Latest News

Photo and art exhibition In Our Voices

Photo and art exhibition In Our Voices

Posted 04/10/2019

Come to our panel discussion and photo exhibition organised by MORU and SMRU as part of the engagement initiative of the REACHOxford study funded by the Wellcome Trust. Our aim is to provide a platform for discussion about border health, health research and related ethical challenges, focusing on women and children on the Thai-Myanmar border health research participation, burdens and vulnerabilities of participants, and how can research ...

Oxford Vice-Chancellor Louise Richardson visits MORU and SMRU

Oxford Vice-Chancellor Louise Richardson visits MORU and SMRU

Posted 18/09/2019

MORU and SMRU were delighted and honoured to host the University of Oxford Vice-Chancellor Prof Louise Richardson and her party during her visit to Thailand on 1-4 September. Accompanying the Vice-Chancellor were Jeremy Woodall (Director of Development (Asia)), Frewyeni Kidane (Fundraiser for Southeast Asia), Cher Wu (Asia Development office) and Ed Gibbs (NDM Director of Finance and Operations). After landing in Bangkok on 1 Sept, the ...

MORU's new Critical Care Asia Network: 42 ICUs in 9 countries

MORU's new Critical Care Asia Network: 42 ICUs in 9 countries

Posted 18/09/2019

In partnership with the Wellcome Innovations Flagship Programme, MORU launched its Critical Care Asia Network project with its first investigators’ meeting on 19-20 Aug in Bangkok. The project will establish an Asian ICU network across 42 ICUs in nine countries and implement a setting-adapted electronic registry. Using the registry as well as qualitative methods, it will evaluate the quality of critical care within the network, which will then ...

Antimalarial treatments less effective in severely malnourished children

Antimalarial treatments less effective in severely malnourished children

Posted 24/07/2019

MORU researchers have found that severe malnutrition is associated with lower exposure to the antimalarial drug lumefantrine in children treated with artemether-lumefantrine, the most common treatment for uncomplicated falciparum malaria. The study, which is the first to specifically address this, calls urgently for further research into optimised dosing regimens for undernourished children.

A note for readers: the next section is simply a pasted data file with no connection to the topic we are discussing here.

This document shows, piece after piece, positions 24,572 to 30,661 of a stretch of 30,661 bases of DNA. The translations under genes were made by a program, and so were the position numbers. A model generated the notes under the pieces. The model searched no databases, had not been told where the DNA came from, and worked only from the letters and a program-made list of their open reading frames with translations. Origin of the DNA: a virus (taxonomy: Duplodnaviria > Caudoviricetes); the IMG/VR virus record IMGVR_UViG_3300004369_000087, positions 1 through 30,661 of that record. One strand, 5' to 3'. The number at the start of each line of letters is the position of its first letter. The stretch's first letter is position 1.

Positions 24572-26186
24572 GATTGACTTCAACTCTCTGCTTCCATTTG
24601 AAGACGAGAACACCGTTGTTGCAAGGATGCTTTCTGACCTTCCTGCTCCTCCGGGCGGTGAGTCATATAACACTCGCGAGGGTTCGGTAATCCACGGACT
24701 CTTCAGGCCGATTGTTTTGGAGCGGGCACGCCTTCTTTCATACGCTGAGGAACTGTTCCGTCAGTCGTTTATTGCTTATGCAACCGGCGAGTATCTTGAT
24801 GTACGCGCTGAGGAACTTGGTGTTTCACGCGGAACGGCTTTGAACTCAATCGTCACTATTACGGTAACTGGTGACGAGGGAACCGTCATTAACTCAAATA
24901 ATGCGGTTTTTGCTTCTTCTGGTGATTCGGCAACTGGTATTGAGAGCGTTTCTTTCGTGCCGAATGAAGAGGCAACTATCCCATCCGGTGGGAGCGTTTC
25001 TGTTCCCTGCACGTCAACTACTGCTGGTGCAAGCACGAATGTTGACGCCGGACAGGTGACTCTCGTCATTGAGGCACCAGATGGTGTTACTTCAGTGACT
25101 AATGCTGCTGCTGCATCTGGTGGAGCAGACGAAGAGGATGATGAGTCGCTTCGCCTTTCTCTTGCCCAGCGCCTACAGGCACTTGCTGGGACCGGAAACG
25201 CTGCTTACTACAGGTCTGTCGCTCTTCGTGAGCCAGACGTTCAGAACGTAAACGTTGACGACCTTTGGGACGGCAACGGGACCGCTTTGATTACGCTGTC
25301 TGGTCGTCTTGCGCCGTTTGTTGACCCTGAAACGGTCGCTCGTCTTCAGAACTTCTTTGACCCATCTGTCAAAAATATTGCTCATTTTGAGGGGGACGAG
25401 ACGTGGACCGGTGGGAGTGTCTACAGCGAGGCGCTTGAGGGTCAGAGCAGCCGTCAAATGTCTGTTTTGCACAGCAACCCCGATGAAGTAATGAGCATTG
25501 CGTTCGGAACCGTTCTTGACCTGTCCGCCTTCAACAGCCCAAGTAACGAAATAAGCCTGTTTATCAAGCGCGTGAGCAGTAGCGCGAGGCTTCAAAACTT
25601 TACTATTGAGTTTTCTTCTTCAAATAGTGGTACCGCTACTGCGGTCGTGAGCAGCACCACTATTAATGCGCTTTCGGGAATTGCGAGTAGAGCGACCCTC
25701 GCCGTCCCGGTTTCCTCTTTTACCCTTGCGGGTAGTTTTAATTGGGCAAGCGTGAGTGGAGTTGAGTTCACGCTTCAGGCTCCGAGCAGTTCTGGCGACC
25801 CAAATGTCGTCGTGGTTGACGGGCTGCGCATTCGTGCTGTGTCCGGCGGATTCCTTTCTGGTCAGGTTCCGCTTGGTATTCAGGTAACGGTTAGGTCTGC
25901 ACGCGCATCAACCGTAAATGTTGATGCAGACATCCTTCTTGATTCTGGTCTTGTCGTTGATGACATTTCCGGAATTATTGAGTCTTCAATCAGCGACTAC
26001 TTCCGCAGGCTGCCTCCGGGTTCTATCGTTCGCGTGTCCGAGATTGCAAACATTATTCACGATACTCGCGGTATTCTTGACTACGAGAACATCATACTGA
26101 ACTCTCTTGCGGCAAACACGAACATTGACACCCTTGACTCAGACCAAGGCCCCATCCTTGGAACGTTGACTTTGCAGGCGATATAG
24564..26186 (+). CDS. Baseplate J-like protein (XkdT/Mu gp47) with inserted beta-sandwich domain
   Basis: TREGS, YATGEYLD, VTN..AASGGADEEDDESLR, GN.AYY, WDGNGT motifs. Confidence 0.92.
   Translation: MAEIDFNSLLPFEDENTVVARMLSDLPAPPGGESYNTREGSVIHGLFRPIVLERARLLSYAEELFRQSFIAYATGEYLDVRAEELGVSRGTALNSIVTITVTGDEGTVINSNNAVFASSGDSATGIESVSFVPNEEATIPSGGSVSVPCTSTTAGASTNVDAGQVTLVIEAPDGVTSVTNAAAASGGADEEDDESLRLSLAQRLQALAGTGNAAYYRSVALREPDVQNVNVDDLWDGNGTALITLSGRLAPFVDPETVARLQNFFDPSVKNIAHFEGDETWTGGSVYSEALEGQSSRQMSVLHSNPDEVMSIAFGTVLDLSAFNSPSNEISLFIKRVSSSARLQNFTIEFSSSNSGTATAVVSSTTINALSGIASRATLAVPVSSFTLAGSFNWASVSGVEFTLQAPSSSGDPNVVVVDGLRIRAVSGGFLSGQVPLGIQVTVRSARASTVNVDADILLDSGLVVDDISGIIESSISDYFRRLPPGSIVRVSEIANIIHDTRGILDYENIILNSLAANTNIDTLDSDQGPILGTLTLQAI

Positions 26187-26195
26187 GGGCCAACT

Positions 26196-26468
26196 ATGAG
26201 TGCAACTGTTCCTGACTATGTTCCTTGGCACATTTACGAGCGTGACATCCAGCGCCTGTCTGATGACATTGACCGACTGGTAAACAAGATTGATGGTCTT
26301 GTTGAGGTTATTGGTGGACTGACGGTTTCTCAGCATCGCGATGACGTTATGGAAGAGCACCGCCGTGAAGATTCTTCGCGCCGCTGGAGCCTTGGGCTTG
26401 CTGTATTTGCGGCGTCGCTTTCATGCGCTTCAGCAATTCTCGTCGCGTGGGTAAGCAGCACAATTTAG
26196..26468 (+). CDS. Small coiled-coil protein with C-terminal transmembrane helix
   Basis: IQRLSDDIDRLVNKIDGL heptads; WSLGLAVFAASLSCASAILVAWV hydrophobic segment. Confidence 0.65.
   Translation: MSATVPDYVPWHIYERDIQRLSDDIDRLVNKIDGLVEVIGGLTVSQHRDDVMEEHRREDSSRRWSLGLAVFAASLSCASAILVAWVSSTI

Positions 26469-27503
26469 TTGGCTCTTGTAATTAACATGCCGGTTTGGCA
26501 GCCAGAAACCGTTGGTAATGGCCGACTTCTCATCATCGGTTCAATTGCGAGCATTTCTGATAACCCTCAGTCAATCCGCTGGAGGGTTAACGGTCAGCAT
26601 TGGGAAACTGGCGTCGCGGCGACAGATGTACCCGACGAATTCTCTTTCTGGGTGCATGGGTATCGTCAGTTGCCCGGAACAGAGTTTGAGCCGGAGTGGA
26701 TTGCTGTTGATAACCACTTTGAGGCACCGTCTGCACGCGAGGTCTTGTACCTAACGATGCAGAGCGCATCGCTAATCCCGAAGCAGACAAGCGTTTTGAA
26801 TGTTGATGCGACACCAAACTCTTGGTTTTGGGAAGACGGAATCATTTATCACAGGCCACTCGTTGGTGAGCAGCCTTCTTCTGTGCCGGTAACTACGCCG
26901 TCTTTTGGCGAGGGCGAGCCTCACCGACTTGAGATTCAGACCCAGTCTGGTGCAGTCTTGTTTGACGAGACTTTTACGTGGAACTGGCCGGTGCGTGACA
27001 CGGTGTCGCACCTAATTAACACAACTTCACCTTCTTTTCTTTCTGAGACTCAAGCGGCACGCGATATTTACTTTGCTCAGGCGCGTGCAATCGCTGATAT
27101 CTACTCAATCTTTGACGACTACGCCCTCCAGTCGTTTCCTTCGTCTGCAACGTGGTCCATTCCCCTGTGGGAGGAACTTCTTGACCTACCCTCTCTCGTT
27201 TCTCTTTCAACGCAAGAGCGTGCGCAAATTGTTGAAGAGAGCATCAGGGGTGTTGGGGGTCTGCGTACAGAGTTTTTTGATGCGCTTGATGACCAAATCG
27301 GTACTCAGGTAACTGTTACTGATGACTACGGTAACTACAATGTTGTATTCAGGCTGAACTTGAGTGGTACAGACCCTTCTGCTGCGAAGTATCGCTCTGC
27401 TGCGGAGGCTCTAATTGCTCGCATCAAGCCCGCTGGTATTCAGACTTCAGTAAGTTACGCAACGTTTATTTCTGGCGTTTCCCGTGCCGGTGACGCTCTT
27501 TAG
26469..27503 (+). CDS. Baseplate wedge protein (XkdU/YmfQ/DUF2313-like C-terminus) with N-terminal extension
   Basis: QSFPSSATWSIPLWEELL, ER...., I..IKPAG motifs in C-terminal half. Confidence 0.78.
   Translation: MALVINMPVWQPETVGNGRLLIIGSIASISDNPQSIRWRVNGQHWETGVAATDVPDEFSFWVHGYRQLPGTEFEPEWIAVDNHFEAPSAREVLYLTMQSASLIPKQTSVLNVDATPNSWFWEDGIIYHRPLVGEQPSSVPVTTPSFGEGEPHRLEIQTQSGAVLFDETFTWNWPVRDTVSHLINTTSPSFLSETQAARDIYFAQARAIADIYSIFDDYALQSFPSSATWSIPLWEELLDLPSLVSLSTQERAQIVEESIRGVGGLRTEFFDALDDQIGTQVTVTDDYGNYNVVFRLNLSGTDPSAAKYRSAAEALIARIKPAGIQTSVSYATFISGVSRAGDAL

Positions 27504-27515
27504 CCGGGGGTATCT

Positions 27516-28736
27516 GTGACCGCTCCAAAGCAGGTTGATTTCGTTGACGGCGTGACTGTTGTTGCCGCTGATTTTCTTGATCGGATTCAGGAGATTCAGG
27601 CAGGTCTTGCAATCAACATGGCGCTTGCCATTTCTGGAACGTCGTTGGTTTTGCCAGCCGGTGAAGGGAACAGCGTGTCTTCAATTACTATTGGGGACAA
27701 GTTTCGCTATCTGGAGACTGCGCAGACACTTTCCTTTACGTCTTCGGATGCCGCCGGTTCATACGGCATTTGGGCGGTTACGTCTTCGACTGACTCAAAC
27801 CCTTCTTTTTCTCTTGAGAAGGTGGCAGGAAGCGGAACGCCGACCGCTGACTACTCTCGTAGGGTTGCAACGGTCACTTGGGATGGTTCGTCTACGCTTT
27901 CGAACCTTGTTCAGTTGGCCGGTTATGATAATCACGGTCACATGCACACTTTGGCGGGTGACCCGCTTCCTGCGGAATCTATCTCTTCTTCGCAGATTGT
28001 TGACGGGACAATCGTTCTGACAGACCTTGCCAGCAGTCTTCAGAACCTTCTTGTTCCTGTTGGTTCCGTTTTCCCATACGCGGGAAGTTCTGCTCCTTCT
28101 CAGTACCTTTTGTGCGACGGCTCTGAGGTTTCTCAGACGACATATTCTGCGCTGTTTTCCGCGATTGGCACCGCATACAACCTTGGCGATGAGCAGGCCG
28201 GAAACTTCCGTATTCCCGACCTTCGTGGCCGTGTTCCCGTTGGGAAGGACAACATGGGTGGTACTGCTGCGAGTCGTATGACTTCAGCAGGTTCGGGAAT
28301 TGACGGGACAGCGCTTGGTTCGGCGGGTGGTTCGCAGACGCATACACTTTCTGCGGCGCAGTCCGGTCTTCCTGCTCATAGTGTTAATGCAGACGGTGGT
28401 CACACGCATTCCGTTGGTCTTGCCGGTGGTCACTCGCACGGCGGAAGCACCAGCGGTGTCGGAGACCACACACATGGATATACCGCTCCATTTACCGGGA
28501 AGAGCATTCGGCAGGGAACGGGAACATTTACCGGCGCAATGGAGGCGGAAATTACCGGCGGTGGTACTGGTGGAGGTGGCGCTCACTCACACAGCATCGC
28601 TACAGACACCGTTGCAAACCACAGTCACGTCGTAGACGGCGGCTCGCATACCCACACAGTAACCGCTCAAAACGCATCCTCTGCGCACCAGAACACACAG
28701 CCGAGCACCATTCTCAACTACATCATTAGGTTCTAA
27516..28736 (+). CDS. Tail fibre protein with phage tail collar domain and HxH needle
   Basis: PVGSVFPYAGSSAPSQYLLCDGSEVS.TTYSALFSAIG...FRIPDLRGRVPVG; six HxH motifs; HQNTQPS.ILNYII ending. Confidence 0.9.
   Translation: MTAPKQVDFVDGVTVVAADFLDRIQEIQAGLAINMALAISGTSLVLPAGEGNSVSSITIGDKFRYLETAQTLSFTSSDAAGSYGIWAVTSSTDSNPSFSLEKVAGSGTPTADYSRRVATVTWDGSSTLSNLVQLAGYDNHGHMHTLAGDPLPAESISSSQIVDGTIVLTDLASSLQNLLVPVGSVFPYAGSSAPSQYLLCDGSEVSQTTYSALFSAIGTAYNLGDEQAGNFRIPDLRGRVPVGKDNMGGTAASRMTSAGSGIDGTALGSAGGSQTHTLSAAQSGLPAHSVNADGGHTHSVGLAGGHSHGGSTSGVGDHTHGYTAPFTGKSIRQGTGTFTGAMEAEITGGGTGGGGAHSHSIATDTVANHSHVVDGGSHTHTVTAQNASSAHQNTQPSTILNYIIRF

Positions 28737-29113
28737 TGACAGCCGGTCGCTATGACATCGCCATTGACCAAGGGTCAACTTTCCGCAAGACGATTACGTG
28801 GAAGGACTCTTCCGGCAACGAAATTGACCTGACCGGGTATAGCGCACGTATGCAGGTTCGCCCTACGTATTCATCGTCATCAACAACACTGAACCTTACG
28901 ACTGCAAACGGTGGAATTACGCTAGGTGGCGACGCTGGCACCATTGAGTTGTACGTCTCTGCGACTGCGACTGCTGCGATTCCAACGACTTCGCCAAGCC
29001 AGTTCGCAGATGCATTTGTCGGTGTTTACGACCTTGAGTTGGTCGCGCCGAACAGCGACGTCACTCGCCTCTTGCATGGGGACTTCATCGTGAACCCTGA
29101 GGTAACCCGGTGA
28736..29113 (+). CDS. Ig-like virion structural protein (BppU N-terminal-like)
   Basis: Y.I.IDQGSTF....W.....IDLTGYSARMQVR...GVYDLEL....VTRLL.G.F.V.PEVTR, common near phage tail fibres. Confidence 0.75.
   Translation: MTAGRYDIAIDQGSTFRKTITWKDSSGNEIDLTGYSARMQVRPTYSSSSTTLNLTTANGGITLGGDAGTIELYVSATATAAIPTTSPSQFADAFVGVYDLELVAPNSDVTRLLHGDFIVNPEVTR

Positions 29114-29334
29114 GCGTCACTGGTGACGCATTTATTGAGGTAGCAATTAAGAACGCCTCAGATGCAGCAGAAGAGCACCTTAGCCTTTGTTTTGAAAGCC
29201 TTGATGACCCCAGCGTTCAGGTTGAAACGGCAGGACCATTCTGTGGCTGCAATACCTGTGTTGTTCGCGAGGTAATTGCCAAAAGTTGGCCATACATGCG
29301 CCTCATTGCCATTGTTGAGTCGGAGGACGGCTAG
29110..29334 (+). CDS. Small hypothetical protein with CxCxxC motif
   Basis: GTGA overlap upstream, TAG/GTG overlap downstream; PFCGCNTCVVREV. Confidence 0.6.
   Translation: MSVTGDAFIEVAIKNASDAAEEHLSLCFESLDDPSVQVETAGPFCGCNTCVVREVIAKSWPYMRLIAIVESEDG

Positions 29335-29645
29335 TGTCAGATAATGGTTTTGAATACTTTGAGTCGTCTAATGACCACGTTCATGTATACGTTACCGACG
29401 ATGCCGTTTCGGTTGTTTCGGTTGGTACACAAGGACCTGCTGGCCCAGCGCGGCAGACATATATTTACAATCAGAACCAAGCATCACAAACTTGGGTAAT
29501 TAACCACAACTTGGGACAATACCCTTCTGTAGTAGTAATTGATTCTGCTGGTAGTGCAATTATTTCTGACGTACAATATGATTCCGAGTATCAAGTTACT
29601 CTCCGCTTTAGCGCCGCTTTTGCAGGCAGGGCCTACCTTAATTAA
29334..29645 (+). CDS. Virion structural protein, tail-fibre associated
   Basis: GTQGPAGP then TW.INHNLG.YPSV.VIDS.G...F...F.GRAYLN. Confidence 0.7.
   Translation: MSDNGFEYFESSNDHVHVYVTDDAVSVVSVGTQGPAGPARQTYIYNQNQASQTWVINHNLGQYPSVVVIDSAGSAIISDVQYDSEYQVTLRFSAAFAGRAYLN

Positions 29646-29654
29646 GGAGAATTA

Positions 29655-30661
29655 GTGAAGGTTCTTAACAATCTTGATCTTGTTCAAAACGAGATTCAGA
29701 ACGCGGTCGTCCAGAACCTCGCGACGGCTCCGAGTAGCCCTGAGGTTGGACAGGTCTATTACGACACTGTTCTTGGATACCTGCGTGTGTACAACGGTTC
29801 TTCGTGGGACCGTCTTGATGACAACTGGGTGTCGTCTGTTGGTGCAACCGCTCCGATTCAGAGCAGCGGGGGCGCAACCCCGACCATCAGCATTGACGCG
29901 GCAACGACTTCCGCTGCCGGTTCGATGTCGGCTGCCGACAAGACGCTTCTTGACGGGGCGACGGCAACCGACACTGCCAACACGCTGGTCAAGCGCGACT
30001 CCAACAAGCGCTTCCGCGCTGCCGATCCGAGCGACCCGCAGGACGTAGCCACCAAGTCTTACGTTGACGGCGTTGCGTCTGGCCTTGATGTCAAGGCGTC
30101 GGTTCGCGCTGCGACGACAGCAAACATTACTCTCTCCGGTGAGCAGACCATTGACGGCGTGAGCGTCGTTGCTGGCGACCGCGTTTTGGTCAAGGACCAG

Rapidly spreading multidrug-resistant parasites render frontline malaria drug ineffective in southeast Asia

Rapidly spreading multidrug-resistant parasites render frontline malaria drug ineffective in southeast Asia

Posted 23/07/2019

23 July 2019 Bangkok (Thailand) – A rapidly evolving multi-drug resistant lineage of P. falciparum malaria parasites continues to spread in Southeast Asia, leading to alarmingly high treatment failure rates in Cambodia, Thailand and Vietnam for DHA-piperaquine, one of the world’s most important anti-malaria drugs, say University of Oxford researchers in a study published today in The Lancet Infectious Diseases. DHA-piperaquine should no longer ...

New study shows faster way to cure vivax malaria

New study shows faster way to cure vivax malaria

Posted 19/07/2019

Bangkok, 19 July 2019 – A large clinical trial in Africa and Asia has shown that a 7 day course of high dose primaquine, a drug used to treat P. vivax malaria, is well tolerated and just as effective as the current standard 14 day regimen, according to a study published this week in The Lancet. Researchers say the findings have important implications for the treatment and elimination of vivax malaria in the Asia Pacific. Coordinated by the ...

Research to investigate the prevalence and causes of rickets in remote NW Myanmar

Research to investigate the prevalence and causes of rickets in remote NW Myanmar

Posted 18/07/2019

After Medical Action Myanmar (MAM) / Myanmar-Oxford Clinical Research Unit (MOCRU) health teams had earlier found a number of children with characteristics of rickets in remote communities in north-west of Myanmar's Naga region on the Indian border, active screening in other villages in the region led to 182 children being identified with severe rickets. As can be seen from the photo and the x-ray, the children, and some adults, have great ...

Village drama against malaria project wins Oxford University Public Engagement with Research Award 2019

Village drama against malaria project wins Oxford University Public Engagement with Research Award 2019

Posted 10/07/2019

A project using drama that engages with village communities in Cambodia, led by Professor Phaik Yeong Cheah has won a Vice-Chancellor’s Public Engagement with Research Award 2019. The announcement was made at an awards ceremony at Keble College, Oxford, on 10th July hosted by Vice-Chancellor Professor Louise Richardson.

Longer follow-up needed for malaria treatment in pregnant women

Longer follow-up needed for malaria treatment in pregnant women

Posted 05/07/2019

New research by Makoto Saito and colleagues at SMRU found that a longer follow-up is required to assess antimalarial drug efficacy in pregnant women. This was found across all drugs assessed in low malaria transmission settings. The report’s authors have called for guidelines specifically for pregnant women and further investigation of optimal follow-up periods in high malaria transmission settings.

BBC News: Big data 'can stop malaria outbreaks before they start'

BBC News: Big data 'can stop malaria outbreaks before they start'

Posted 12/06/2019

A ground-breaking study in Bangladesh has found that using data from mobile phone networks to track the movement of people across the country can help predict where outbreaks of diseases such as malaria are likely to occur, enabling health authorities to take preventative measures. Read this story on BBC News. Head of Epidemiology, Richard Maude, was co-PI for the study and designed it together with co-PI Caroline Buckee from Harvard ...